Good, qualified spiritual leaders are hard to find. Perfect spiritual leaders are impossible to find. Except, of course, Jesus Christ, who was “without sin” (Hebrews 4:15) and who “committed no sin” (1 Peter 1:22). Save Jesus, God’s word declares every other accountable person to be guilty (Romans 3:10, 19, 23 * 1 John 1:8, 10). Even the most spiritual, faithful Christians among us are declared guilty of falling short. Take a blank sheet of paper. Draw a line down the middle. At the top on the left write the word “Sinless” and on the right write the word “Sinner.” Count up the people you know who are perfectly sinless and write the names in the left column. You will have a single name listed on the left – Jesus Christ who “knew no sin,” who died on the cross “that we might become the righteousness of God in Him” (2 Corinthians 5:21). Now on the right hand in the “Sinner” column, list every other accountable person you know – or to save time, just write “Everybody else.” That’s right. For, “There is none righteous, no, not one … for all have sinned and fallen short of the glory of God” (Romans 3:10a, 23). Let me repeat – qualified spiritual leaders – that is, elders, preachers, and deacons, are hard to find. Perfect, sinless, flawless spiritual leaders – that is, elders, preachers, and deacons, are impossible to find.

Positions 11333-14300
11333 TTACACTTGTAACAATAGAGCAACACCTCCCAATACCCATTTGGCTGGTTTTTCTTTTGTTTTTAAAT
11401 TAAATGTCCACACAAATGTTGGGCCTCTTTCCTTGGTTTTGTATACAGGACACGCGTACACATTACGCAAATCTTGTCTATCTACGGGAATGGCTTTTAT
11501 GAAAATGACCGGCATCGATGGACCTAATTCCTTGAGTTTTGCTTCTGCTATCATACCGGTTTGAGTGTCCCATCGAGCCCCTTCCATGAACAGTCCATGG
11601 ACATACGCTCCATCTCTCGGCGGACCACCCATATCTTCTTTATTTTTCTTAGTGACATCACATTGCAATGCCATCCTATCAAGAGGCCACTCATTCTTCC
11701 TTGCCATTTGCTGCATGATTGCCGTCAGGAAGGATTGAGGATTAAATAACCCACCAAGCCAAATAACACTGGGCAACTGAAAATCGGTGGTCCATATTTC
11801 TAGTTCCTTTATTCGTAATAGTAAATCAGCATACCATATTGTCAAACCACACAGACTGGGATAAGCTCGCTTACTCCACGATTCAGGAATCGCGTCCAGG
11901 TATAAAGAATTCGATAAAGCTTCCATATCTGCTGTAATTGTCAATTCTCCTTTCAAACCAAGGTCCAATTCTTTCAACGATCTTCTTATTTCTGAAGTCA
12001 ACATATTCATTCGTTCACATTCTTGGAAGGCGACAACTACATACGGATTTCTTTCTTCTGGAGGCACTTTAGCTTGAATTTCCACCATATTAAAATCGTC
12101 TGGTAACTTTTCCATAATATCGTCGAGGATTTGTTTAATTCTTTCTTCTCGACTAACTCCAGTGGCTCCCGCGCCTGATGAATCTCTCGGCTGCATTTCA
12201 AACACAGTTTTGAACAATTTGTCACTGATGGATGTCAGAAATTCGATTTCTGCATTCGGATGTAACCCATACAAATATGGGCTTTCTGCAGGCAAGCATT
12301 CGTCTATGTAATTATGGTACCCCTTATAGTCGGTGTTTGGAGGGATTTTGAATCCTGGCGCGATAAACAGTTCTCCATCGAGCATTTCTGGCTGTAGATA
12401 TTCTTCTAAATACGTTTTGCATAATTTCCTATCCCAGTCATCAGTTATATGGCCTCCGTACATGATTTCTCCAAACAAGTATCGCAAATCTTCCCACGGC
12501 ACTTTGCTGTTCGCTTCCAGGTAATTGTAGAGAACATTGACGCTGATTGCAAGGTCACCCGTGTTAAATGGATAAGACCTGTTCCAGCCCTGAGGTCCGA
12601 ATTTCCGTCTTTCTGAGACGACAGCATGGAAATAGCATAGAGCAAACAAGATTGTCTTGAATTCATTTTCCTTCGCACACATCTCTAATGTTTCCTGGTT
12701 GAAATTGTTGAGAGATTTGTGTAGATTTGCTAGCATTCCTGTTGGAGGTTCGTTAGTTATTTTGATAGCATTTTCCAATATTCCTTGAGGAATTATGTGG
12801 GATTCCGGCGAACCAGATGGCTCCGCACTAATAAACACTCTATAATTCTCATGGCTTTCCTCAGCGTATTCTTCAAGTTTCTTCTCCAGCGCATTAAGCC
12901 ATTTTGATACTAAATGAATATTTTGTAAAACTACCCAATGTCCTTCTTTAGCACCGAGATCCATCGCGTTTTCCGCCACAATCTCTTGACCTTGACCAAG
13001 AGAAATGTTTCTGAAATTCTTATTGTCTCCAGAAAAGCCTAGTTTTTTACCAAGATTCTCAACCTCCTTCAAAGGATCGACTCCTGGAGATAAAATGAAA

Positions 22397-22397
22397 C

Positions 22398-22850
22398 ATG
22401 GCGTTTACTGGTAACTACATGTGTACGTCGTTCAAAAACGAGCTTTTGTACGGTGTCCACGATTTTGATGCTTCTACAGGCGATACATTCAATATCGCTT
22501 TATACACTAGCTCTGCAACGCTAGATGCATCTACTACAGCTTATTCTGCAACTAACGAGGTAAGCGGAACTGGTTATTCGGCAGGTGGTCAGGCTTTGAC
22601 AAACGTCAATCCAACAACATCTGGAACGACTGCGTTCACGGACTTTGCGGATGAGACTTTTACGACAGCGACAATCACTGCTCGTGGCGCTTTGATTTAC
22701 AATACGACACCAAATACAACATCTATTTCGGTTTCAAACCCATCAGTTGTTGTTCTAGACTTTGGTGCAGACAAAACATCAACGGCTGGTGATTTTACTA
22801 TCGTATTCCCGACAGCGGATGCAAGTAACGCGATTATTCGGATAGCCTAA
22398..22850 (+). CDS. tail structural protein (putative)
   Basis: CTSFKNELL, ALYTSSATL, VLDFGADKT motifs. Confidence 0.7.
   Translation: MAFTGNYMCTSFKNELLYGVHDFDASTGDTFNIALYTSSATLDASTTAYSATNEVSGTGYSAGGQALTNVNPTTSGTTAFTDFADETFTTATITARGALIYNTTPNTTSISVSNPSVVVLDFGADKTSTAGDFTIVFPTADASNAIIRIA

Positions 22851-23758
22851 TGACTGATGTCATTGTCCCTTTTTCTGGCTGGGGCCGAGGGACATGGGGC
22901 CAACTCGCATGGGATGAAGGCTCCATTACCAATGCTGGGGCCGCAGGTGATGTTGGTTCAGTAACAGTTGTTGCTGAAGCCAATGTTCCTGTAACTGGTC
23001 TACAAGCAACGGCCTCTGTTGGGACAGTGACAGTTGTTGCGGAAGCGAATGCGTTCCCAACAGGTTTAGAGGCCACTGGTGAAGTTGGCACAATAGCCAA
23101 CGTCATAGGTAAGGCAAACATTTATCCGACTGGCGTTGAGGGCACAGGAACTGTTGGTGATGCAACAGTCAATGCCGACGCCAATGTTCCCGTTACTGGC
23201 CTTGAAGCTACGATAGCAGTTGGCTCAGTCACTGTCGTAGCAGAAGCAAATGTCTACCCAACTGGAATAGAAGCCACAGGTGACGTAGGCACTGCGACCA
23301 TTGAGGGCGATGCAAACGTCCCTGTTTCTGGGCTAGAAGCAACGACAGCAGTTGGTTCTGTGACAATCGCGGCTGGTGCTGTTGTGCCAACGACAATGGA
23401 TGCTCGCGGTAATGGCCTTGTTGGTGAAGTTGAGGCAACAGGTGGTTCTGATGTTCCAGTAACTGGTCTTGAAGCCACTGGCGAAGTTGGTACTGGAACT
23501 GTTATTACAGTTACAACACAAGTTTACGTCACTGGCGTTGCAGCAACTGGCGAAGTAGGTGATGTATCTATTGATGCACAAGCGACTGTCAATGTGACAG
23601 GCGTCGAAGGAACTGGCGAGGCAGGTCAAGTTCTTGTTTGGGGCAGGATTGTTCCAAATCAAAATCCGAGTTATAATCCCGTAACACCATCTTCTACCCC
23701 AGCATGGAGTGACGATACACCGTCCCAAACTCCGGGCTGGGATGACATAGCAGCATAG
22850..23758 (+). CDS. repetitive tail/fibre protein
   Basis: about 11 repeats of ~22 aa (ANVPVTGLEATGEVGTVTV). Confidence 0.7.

But wait – while there are no perfect, flawless spiritual leaders in the church, there are men among us who are qualified leaders! Let’s talk about elders. Preaching and discussions about the elders of the church very frequently focus on how sobering the responsibility is. And without argument, it truly is a fearful assignment. Guarding against wolves who would savage God’s flock, shepherding and overseeing Christ’s church, being examples other Christians can and should follow to heaven, and watching out and giving account for souls under their care – you can close both eyes and still see that serving as an elder is serious business (Acts 20:28-31 * 1 Peter 5:1-4 * Hebrews 13:7, 17). And yet, as great and demanding as the challenge is, eldering can be done well! I didn’t make that up. God’s word says that in 1 Timothy 5:17 where the apostle Paul told Timothy, “Let the elders who rule well be counted worth of double honor, especially those who labor in word in doctrine.” My purpose here is not to discuss all the implications of the word “honor” except to assert that the word includes the idea of valuing and esteeming and appreciating them. No elder is perfectly infallible in judgment. They can make mistakes. But most elders in the church I’ve ever known, and the ones under whose care I have been privileged to serve as a Christian and a preacher, and those I now serve with as a “fellow elder” (1 Peter 5:1), have been sincere men. They loved God and His word and His church. They are men who gained the trust and respect of the congregations where they served by living lives that qualified them to serve as elders (1 Timothy 3:1-7 * Titus 1:6-9). The Bible calls on us to “recognize” them as they “labor among you, and are over you in the Lord and admonish you, and to esteem them very highly for their work’s sake” (1 Thessalonians 5:12-13). You may not always agree with the elders. But unless their advice and judgments are unscriptural, you ought to respect and be submissive to them. You don’t have to give account for their decisions – they do, and not to you – to God (Hebrews 13:17). Their task is difficult and sometimes agonizing. If they serve well (not perfectly), count them worthy of double honor. The need your prayers and support. Are you listening?